Reels

The commerce side of improv - keeping it viable & solvent and saving the chaos for the stage.

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Reels

Postby ejbrammer » May 19th, 2011, 4:43 pm

Do you have a reel of your acting work?
If you got it in Austin, where did you get it?
What makes a reel good?

So many questions. Thanks for your input!
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Postby Spots » May 19th, 2011, 6:07 pm

Elizabeth, I will try to avoid generalizations:

It depends entirely on what kinds of roles you are attracting.

If you fancy yourself a principal, focus on the dynamic between the performers in the overall scene. Pick only 2 or 3 really compelling scenes. Stick to "the meat" of your performance chops. Choose scenes that provide dramatic context for the audience.

If you fancy yourself a character actor, a showcase of all your various scenes in little pieces will demostrate your ability to mix it up & perform in a variety of situations. Create a montage of your work. Context is NOT important in this situation.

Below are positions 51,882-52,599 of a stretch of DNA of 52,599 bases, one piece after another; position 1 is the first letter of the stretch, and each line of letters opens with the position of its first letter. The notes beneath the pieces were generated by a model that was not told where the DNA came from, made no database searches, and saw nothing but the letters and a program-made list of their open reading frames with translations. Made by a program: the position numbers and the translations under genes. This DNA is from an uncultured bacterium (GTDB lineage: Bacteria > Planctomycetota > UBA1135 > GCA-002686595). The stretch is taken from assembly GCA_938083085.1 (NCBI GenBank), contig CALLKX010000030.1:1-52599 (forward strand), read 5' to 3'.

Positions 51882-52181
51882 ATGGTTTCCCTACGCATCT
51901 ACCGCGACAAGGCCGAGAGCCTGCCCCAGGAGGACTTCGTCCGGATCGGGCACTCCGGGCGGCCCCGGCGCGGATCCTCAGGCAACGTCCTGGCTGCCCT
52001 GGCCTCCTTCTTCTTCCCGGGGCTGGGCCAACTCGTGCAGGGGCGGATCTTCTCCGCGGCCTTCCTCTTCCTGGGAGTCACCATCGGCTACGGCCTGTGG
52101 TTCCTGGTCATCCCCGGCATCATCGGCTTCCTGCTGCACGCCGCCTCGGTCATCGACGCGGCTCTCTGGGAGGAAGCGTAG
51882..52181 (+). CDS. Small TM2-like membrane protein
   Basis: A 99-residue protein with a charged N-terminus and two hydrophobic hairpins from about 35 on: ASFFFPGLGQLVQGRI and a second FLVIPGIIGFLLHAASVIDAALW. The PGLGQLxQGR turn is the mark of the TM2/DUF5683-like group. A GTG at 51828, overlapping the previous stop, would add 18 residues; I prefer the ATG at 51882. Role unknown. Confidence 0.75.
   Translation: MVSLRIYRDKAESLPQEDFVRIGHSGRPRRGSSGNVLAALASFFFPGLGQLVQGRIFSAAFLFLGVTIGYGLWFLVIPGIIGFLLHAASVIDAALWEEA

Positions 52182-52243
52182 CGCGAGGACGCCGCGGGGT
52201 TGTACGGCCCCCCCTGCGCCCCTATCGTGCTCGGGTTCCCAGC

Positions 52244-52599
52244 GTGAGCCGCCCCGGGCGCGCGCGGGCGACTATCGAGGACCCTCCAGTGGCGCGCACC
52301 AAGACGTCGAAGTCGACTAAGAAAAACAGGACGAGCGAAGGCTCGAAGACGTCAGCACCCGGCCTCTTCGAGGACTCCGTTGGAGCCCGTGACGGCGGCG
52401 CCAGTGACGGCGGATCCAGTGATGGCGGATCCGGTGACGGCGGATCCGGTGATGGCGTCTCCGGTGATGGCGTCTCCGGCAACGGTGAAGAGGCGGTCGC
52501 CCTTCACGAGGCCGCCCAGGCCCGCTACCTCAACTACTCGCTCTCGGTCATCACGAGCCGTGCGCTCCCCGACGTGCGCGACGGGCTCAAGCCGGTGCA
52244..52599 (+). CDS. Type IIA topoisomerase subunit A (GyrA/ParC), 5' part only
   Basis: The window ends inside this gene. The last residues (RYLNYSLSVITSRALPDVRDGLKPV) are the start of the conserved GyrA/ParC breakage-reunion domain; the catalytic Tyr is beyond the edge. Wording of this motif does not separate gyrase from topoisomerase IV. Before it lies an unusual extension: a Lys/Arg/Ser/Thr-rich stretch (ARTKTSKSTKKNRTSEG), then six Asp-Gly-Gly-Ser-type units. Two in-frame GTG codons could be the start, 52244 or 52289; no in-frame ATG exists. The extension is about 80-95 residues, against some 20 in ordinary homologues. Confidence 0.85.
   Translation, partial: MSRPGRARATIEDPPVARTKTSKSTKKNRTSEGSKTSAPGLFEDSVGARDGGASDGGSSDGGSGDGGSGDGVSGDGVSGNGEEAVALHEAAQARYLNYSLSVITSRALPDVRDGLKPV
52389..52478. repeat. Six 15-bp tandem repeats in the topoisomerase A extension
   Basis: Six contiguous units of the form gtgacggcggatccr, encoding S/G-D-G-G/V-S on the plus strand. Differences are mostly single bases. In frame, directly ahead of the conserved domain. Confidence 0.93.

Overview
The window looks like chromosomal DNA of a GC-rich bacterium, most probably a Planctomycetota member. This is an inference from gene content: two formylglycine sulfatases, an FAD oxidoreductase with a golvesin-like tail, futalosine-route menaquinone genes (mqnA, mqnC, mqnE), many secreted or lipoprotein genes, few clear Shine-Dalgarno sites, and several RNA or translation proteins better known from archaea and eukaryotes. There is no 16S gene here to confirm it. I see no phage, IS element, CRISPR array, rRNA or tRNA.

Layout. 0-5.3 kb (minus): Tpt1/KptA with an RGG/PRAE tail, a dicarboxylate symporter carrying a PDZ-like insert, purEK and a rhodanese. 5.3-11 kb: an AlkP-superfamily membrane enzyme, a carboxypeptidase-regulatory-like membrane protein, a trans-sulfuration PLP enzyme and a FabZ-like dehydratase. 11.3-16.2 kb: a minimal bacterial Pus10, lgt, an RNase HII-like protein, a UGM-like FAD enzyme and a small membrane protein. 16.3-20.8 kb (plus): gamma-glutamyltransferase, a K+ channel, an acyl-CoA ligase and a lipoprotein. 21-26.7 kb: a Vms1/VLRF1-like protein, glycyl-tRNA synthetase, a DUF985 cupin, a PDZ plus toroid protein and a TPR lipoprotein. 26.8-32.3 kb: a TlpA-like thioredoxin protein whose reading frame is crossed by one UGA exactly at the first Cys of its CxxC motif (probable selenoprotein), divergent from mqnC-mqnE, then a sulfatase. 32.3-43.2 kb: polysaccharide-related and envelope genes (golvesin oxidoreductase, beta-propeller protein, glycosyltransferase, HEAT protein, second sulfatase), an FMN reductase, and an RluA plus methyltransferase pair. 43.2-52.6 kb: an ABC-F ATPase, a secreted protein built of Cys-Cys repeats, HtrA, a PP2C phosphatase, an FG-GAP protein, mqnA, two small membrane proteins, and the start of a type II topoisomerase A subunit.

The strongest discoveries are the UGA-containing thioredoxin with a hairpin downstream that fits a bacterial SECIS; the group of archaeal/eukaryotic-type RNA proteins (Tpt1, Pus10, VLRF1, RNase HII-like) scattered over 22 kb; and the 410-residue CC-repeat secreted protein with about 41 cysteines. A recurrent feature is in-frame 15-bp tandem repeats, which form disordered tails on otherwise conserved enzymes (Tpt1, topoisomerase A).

I think most actors make the mistake of trying to do both. They want the best of both worlds and end up with an inexcusably long actor's reel. Remember that casting directors work with great volumes of submissions. So keep it short & sweet. Try to be concise and make a longer lasting impression with your reel.

Most editors are technically proficient but they may miss the overall goal of your reel. What you hope to convey. So it's OK to give them specific clips and tell them what you hope to express with them. Ideally, the actor would whip together a reel for each specific audition. (ie: you can create a principal reel & a character reel, and submit whichever one is appropriate for the audition.)
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